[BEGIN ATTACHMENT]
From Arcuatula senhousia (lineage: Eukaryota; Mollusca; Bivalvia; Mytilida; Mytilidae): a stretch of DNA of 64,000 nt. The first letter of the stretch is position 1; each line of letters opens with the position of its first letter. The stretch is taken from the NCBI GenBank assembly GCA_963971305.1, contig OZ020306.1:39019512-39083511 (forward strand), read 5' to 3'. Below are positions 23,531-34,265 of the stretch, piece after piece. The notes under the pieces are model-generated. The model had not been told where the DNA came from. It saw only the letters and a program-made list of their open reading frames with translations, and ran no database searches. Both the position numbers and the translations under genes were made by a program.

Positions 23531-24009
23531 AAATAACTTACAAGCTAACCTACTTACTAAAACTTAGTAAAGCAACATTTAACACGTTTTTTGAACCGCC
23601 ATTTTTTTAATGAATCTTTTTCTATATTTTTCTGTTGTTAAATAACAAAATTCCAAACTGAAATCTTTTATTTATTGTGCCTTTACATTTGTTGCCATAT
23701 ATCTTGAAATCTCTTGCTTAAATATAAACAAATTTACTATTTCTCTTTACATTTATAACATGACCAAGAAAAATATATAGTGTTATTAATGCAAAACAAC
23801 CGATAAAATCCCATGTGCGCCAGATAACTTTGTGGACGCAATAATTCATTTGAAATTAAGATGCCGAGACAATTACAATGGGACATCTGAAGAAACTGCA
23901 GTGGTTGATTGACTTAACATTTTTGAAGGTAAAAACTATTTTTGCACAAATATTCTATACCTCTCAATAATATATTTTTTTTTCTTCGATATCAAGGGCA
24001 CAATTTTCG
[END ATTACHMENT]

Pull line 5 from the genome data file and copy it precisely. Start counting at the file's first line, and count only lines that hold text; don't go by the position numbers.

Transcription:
23701 ATCTTGAAATCTCTTGCTTAAATATAAACAAATTTACTATTTCTCTTTACATTTATAACATGACCAAGAAAAATATATAGTGTTATTAATGCAAAACAAC